No Standardized Tests Left Behind

My mom was a teacher, I am related to a teacher.  I have teachers who are friends.  I respect people who choose to teach.  It’s not an easy job.  Of course not all of them are good.  My grade one teacher was an alcoholic which meant that each Monday morning (and several other mornings) the lights were turned off and the film strip was shown at a low level.  In grade 2 my teacher was a racist who introduced us to the offensive term, “spic“.  She was also emotionally abusive.  After that things got better and there was a lot of good teachers that taught me.  Some were also alcoholics and drug addicts but in the classroom, they taught me a lot. (Twelve years, two alcoholics, one racist, and one drug addict doesn’t seem that good in hindsight…)

Of all of the education topics that gets teachers riled up is the topic of standardized tests.  There is a reason for that.  Standardized testing has been used to fire teachers and in the case of Chicago, entire schools, including the janitors if test scores are too low.  Of course that doesn’t make any difference.  I visited a Chicago school that had “rebooted” it’s school twice and was on the third bunch of teachers and staff and the test scores were still awful and horrible.

I heard Senator Vern White speak of recruiting indigenous police officers.  He looked at one exam given to RCMP recruits from northern communities.  It had questions about traffic lights but none of those communities had traffic lights.  Of course they did poorly.  A more contextual test gave more accurate results.

There are just too many factors beyond the teachers control.  I have written about housing instability.  There are issues of instability in the family, disinterested parents, economic issues, drugs, and you have one year’s teacher being held accountable for what was being taught before them.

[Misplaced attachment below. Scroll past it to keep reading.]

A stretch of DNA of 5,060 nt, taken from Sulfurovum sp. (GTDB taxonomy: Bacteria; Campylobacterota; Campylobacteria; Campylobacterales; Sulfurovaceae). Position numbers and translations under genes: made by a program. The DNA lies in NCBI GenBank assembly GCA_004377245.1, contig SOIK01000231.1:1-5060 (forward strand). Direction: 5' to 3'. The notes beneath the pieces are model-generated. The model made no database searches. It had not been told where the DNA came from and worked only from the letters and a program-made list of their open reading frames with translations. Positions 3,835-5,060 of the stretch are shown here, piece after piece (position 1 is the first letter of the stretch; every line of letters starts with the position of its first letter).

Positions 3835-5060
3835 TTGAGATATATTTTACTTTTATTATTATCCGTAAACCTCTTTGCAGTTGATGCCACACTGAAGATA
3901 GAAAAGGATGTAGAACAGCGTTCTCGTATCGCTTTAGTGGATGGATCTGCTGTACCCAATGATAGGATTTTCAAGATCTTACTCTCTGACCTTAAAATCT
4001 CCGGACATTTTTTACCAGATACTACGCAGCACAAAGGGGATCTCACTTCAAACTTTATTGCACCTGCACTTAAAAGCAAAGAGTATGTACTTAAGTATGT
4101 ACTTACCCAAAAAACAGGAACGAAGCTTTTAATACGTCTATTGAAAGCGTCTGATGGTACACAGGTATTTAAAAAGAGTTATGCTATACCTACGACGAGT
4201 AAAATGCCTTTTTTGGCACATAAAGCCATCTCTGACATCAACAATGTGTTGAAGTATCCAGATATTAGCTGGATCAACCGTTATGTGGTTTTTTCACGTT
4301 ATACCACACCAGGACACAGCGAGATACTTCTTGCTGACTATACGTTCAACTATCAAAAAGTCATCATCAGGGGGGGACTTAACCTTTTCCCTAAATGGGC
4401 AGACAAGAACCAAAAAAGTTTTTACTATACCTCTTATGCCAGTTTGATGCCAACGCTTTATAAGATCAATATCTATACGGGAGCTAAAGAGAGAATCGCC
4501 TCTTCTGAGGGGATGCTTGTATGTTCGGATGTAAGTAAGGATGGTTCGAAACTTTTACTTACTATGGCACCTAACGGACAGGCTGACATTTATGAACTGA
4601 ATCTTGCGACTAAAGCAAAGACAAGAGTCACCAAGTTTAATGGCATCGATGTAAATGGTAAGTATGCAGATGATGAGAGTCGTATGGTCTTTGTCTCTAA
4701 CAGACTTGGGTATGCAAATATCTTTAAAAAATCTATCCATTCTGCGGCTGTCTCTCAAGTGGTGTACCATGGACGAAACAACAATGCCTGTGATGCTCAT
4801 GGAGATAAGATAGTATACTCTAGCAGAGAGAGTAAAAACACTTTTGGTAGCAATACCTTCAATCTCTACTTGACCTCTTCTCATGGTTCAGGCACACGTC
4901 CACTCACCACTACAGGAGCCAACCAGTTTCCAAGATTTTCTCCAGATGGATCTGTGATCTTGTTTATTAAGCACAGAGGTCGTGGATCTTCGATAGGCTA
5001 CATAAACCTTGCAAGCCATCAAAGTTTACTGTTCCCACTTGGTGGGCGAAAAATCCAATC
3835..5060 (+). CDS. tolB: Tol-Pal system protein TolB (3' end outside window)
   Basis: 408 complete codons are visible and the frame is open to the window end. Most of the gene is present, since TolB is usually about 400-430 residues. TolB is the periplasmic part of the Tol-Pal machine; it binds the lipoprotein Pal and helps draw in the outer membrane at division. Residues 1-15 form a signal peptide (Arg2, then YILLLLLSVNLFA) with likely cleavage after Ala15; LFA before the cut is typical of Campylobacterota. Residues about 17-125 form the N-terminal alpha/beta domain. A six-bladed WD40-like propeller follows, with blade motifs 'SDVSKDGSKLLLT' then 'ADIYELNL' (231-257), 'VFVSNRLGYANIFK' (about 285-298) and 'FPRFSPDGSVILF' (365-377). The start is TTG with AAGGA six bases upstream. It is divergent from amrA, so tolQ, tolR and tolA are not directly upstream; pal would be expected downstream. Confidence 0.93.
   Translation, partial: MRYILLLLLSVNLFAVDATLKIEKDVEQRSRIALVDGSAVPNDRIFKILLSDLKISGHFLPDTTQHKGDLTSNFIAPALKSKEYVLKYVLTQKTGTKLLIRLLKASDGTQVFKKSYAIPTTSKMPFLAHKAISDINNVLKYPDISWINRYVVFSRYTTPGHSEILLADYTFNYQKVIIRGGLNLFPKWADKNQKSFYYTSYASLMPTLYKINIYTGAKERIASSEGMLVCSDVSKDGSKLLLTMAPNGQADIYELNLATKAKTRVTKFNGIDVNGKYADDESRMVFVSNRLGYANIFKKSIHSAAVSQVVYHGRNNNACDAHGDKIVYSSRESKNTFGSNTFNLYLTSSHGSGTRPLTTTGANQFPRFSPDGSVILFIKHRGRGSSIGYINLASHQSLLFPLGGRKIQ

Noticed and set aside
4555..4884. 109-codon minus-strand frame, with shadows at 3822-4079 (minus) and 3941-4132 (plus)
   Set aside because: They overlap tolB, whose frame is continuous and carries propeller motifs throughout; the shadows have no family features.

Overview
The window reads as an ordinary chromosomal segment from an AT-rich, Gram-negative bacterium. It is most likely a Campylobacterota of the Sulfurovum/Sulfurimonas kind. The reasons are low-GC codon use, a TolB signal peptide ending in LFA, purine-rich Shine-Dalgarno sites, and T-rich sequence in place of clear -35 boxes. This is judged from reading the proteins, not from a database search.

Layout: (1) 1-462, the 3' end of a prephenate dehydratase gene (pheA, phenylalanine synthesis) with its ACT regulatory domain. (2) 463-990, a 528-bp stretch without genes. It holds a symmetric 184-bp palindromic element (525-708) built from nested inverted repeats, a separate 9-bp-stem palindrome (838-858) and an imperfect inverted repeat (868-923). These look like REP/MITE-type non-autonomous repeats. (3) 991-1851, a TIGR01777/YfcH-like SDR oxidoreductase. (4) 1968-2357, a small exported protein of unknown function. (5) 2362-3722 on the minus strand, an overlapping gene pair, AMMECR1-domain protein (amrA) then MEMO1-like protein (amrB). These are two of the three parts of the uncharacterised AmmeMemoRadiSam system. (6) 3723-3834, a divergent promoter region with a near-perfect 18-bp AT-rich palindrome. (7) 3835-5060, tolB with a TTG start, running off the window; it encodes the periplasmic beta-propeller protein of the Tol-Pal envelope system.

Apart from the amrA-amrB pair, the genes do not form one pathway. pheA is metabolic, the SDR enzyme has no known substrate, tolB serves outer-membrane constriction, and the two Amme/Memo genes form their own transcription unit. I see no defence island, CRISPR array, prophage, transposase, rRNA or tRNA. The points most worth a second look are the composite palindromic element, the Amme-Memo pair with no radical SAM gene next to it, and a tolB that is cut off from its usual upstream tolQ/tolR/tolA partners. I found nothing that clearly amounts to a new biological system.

I do think there is a place for standardized tests in our education system.  They aren’t a tool for evaluating teachers but rather to identify problems before they get out of hand and see if our solutions are working.  

Let’s say we test students yearly and we start to see some trends starting that we know cause problems later on.  We know students in economically disadvantaged neighbourhoods struggle more than others for many reasons.  Poor standardized tests would trigger resources designed to tackle the problem.  Those solutions could be a lot of things.  More computers in the classroom, an educational assistant, a breakfast or lunch program, or maybe a new educational method in an earlier grade.  Continued standardized testing becomes the tool to evaluate the changes to see if they are effective on a school by school basis.

Of course it was be a big deal to implement and take a lot of money but right now our standardized tests are kind of useless.  They don’t give individual feedback (so the data is useless to parents who want to see how their child is doing) and are not contexualized.  The advantage of doing this is a much better and bigger data set to tackle educational problems on a macro and micro level, information that most educators don’t have right now.  On a smaller level, it’s also information that parents need about their own children.